It was a homecoming of sorts for Taylor as well.   Home folks drove in from Alabama…I met a couple in the parking lot from Mobile who spoke so fondly of Taylor and Miss Jonie.  And Taylor’s grandmother was on the center aisle.  Fans related that she was transfixed on her Taylor with the adoring look of a very proud grandmother.  

Taylor wowed the huge arena crowd with his electric energy and whompin’ soul music.  It was a long way from the first time he sang “Try A Little Tenderness” for his grandmother, and she gave him “one of my first good reviews, and maybe the most important, because that was probably the first time I thought of myself as a singer.”  (Heart Full of Soul, Taylor Hicks)

From that first thought of being a singer to center stage in front of the screaming, rocking crowd in the Coast Coliseum, Taylor had made an incredible journey.

I am sure that she gave him another good review! 

New Orleans and Gator

New Orleans was new territory for me.  I didn’t know what to expect, especially after the devastation of Katrina.  I can honestly say there was only one thing I didn’t like…water, water everywhere…well, at least a lot of it to drive over, of which I was definitely not fond. 

Okay…make that just two things…I have lived in Michigan and I thought I knew humidity.   Even the lake areas of Michigan did not prepare me for the hot muggy, I-can’t-breathe air in the Big Easy as I stepped out of the airport on Wednesday.  It was better on Saturday—concert day. 

My first mission in New Orleans was to have beignets, the fried French donuts, at the world famous Café du Monde.   That was my plan for Saturday breakfast in the French Quarter, but I found they are just as good for a late lunch.  I thought they could not be surpassed…until I added frozen café latte…a to-die-for after concert treat at the Café. 

As I sat in the Café du Monde a strong wind and dark clouds blew in from the South.  I must admit I was a little uncomfortable.  It was only a cooling afternoon rain shower.  It didn’t dampen the holiday spirit in the Quarter or the gift shopping next door at Aunt Sally’s Pralines. 

The French Quarter was a delightful mix of old world charm and Southern hospitality.  I was very unsure about having gator and beans for lunch (especially after the beignets), so an accommodating young street vendor gave me a taste of the gator sausage.  It doesn’t taste like chicken!  I passed on that lunch. 

I walked back to the hotel along Bourbon Street past the open doorways from which came the sounds of New Orleans…jazz, Delta blues, rock and funk.  This is a music town.

And after all, the music was why I was here—blue-eyed soul music! 

In the very narrow streets of the Quarter, there was barely room for Taylor’s two shiny buses to park and traffic to go around.  There was no problem finding the House of Blues.  If the venue was not sold out before, it must have concert night.  There was barely standing room in the small Blues stage/bar. 
This was a special place for Taylor and he let everyone know that he loved New Orleans.  That amazing journey had begun here with Katrina bearing down.  He was clearly very happy to be back here, seeming to choke up several times. 

He held the crowd and the moment in the palm of his hand as he sat on a stool for his first encore and sang “Louisiana.”   Then he led a chant “New Orleans is back…New Orleans is back…” and the people went wild! 

It is times like this that words fail us…to describe such “special” times.  They cannot.  It was one of those times when you had to be there…see it, hear it, feel it.  It certainly does not do his performance justice to say that it was all the usual words we use…or to say it was SPECIAL.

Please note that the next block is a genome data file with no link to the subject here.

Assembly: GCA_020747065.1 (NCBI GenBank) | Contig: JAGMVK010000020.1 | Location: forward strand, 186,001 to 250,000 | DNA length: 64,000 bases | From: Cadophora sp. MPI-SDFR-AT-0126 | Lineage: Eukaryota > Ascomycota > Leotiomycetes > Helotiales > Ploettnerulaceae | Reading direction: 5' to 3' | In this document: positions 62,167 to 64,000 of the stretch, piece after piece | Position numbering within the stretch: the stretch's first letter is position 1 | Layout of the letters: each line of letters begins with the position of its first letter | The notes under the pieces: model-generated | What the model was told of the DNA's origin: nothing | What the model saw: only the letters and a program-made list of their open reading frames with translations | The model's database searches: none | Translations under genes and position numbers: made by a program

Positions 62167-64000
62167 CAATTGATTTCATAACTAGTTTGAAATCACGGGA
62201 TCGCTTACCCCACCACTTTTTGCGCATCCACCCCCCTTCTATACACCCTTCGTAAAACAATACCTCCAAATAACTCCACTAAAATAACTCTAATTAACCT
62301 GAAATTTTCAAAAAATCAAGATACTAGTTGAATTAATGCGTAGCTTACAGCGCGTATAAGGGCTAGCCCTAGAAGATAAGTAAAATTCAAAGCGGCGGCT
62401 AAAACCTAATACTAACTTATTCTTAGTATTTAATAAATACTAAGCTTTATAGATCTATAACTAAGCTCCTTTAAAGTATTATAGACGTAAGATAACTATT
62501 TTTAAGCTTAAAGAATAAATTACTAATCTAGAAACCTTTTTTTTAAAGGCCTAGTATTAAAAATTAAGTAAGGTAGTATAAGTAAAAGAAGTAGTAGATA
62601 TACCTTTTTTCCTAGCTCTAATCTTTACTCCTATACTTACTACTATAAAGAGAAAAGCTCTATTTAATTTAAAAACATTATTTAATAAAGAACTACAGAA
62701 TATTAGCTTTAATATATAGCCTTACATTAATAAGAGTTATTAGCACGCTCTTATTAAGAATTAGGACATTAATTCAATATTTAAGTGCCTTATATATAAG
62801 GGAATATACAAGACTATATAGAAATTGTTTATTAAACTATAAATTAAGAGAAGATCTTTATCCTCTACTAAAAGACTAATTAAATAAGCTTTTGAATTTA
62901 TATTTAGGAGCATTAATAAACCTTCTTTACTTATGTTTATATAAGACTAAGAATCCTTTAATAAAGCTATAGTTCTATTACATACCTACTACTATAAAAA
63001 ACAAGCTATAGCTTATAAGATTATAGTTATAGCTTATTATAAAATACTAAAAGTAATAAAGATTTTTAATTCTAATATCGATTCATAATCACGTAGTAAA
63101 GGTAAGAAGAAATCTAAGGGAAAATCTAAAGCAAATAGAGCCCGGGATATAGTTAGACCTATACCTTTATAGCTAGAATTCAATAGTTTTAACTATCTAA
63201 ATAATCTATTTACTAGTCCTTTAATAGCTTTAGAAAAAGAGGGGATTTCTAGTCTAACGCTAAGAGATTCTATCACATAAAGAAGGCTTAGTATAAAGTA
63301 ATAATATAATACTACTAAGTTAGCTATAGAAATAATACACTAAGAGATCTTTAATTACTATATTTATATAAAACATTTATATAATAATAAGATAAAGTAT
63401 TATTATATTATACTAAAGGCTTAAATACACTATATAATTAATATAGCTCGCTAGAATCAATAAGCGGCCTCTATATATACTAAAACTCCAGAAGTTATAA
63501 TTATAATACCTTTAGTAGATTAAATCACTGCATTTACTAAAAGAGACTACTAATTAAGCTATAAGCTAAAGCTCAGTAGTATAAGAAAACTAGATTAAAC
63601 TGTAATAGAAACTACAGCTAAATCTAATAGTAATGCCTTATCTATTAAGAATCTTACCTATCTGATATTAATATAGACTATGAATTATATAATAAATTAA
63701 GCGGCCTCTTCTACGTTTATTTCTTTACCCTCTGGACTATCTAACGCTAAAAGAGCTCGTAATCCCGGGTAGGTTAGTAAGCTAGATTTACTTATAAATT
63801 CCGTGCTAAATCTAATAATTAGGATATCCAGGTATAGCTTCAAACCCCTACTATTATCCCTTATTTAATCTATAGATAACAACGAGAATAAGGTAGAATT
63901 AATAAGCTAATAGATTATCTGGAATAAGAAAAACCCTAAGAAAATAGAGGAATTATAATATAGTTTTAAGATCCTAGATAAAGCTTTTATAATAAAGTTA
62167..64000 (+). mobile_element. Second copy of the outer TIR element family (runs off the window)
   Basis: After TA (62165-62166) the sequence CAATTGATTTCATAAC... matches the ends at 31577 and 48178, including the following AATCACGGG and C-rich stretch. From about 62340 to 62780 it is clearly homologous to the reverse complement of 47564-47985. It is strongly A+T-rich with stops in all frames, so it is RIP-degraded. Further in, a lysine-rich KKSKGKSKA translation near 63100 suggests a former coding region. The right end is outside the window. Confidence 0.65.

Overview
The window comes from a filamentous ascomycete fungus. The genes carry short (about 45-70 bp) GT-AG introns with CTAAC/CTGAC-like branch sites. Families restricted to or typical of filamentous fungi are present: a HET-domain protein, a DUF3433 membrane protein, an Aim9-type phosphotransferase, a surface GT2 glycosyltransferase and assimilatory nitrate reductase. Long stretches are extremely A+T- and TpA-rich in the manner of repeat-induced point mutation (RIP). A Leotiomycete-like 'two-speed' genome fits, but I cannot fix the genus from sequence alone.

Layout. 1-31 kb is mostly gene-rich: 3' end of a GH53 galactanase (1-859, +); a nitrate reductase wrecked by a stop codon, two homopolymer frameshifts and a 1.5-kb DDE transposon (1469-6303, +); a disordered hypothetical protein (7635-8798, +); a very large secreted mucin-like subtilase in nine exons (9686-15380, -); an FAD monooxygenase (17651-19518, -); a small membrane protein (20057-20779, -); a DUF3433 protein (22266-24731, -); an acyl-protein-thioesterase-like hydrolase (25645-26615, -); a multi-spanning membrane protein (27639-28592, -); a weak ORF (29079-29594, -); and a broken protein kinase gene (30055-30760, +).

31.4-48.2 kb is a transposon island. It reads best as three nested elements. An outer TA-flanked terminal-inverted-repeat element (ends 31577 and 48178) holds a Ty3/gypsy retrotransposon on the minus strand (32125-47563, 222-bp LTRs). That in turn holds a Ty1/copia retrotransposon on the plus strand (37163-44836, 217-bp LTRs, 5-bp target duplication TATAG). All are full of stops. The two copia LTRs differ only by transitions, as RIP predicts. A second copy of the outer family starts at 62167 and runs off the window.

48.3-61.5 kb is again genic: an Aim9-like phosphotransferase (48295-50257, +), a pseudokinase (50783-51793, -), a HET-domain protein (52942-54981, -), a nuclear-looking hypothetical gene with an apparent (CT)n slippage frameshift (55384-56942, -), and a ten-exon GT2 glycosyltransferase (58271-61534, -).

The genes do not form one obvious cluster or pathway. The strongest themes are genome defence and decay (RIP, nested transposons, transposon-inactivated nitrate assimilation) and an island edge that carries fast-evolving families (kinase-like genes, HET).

But when words are all we have, they must say what we felt...

This was one of the times in our lives that are not just memorable, but it is what keeps life from being boring and keeps us searching for the next moment like this very special one!  After all, it is the special times when we enjoy life that makes it all worthwhile!

New Orleans was one of those times!  

If you're counting....ten concerts, one harmonica!

Sunday, April 13, 2014

Taylor Hicks ~~ Another Song...

When you do what you love, you can know the future.  When it's music...

It's another song.

When you are a fan, you know what to expect…

Another song.

Taylor Hicks, who more than anyone I have ever run into, knows what he loves to do—perform music on any stage, anywhere, anytime.  He left Las Vegas last week after almost a two-year residency there on the Strip, first at Bally’s and then at Paris Las Vegas—from June, 2012, through April, 2014. 

It isn’t just about his music.  Taylor Hicks is also a fan!

Just before he left Las Vegas, he sat in with “funkjammers” Galactic and long-time favorite, Robert Randolph and the Family Band. 
Great nite @BBowlVegas with @rrtfb last nite! Thx for the pic @CitonePhoto!
Thx again @GalacticFunk! Had a blast @BBowlVegas. For those of u who missed it... #goodtimes

 @GalacticFunk thanks for letting me sit in.. Always a an honor.. Tell Ben thank u for letting me use the harp rig!

Follow @TaylorHicks on Twitter and you get to know this talented artist and music fan!

He attended other artists’ shows in Las Vegas and is engaged in the entertainment community wherever he is.  He joined the music party at his own restaurant, Saw’s Juke Joint in Birmingham, this past weekend.

Few people can take what they love to do, their profession, and their creativity anywhere.  Taylor will be back in Alabama—back home, Nashville and a recording studio, and on the road for appearances, some already planned. 

How lucky!  It isn’t where you are—it’s who you are, and Taylor is a musician.  That doesn’t end as he flies out of Las Vegas one more time. 

Don’t cry for Las Vegas!  Except that visitors won’t be able to enjoy the soulful sounds and roadhouse jammin' of Taylor Hicks on the Strip any longer.  But Taylor will be on another stage. 

With another song

We can’t wait. 

And we’ll be there!

A sincere thank you to Taylor Hicks , Brian Less, Amory Harwell, all the musicians in the band, Bally’s, Paris Las Vegas, Ceasars Entertainment, Las Vegas media, and all who made it a great run in Las Vegas! 

We’re just waiting for the next great adventure!

The Taylor Hicks Community

Stay tuned @TaylorHicks on Twitter and